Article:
As President Obama proposes to lower corporate taxes while closing many of the accounting gimmicks used to avoid them currently — a plan doomed to fail in Congress — Citizens for Tax Justice reports that General Electric, one of the most richest companies in the country, had an effective tax rate of less than 3% for the past decade.
General Electric’s (GE) annual SEC 10-K filing for 2011 (filed February 24, 2012) reveals that the company paid at most 2.3 percent of its $81.2 billion in U.S. pretax profits in federal income taxes over the last 10 years.
Following revelations in March 2011 that GE paid no federal income taxes in 2010 and in fact enjoyed $3 billion in net tax benefits, GE told AFP (3/29/2011), “GE did not pay US federal taxes last year because we did not owe any.” But don’t worry, GE told Dow Jones Newswires (3/28/2011), “our 2011 tax rate is slated to return to more normal levels with GE Capital’s recovery.”As it turns out, however, in 2011 GE’s effective federal income tax rate was only 11.3 percent, less than a third the official 35 percent corporate tax rate…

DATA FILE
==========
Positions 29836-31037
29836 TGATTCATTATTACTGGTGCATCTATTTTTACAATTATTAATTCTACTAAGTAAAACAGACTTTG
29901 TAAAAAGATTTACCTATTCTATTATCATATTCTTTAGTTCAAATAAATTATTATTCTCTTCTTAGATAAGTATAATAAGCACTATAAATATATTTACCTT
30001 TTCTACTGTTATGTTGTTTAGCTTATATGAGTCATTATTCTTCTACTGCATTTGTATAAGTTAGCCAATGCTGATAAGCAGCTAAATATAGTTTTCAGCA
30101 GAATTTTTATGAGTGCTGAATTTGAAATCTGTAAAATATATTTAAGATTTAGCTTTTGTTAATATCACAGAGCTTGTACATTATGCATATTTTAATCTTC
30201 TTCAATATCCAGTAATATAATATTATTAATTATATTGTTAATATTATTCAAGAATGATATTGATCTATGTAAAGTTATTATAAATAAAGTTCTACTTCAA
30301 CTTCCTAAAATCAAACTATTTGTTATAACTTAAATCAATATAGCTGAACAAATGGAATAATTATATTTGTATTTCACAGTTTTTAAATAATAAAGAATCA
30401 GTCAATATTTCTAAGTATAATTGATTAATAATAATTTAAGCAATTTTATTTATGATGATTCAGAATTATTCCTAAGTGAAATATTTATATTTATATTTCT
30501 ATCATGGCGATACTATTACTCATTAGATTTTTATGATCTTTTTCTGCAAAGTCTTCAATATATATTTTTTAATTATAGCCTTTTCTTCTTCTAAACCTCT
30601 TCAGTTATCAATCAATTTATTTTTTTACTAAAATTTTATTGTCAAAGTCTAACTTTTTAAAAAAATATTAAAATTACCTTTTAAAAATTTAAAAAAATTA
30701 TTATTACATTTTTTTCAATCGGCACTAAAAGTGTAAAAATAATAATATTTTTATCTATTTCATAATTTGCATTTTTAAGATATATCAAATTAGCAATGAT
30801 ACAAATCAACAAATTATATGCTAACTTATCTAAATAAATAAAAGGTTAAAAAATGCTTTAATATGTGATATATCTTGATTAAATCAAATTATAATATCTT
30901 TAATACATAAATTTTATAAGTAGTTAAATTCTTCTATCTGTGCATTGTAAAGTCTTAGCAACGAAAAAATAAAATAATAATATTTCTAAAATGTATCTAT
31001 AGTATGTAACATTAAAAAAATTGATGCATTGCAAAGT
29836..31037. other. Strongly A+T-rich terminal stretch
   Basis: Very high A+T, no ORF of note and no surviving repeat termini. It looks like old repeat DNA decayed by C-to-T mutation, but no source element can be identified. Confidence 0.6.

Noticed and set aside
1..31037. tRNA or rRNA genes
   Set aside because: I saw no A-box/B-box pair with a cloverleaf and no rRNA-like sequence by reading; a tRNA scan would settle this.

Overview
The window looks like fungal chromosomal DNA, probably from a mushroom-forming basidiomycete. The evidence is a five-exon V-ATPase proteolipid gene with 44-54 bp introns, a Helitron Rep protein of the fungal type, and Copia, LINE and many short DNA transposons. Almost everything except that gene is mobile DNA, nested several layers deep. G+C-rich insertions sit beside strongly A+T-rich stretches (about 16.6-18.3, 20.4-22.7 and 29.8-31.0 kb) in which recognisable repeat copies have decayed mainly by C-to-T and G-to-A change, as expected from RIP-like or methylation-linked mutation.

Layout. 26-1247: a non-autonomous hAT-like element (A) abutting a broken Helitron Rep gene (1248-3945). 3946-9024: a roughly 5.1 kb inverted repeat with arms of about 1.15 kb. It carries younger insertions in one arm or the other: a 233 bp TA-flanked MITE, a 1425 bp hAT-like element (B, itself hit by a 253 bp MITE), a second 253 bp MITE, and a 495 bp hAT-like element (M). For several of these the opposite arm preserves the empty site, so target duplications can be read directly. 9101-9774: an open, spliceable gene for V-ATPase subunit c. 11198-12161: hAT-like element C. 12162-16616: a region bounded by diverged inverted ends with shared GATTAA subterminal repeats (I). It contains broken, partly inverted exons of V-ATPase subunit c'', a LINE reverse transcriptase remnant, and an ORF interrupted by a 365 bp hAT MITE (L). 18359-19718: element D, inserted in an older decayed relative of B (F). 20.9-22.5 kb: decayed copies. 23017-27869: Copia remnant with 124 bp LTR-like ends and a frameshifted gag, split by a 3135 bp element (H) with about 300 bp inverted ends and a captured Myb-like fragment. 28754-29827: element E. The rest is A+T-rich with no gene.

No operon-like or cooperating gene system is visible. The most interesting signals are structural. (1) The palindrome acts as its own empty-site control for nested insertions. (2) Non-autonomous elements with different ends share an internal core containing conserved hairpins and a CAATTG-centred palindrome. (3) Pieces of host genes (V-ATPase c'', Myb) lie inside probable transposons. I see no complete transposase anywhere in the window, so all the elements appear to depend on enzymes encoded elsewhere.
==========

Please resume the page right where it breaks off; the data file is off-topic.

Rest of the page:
GE is one of 280 profitable Fortune 500 companies profiled in “Corporate Taxpayers and Corporate Tax Dodgers, 2008-2010.” The report shows GE is one of 30 major U.S. corporations that paid zero – or less – in federal income taxes in the last three years.
We hear conservatives claim constantly that American corporate taxes are higher than the rest of the world, but that is only if you look at marginal rates, which are irrelevant. The only thing that matters is the effective rate, the actual taxes they pay. In reality, the United States has the second lowest real corporate tax rate of all the OECD countries, and the third lowest total corporate tax revenue as a percentage of GDP.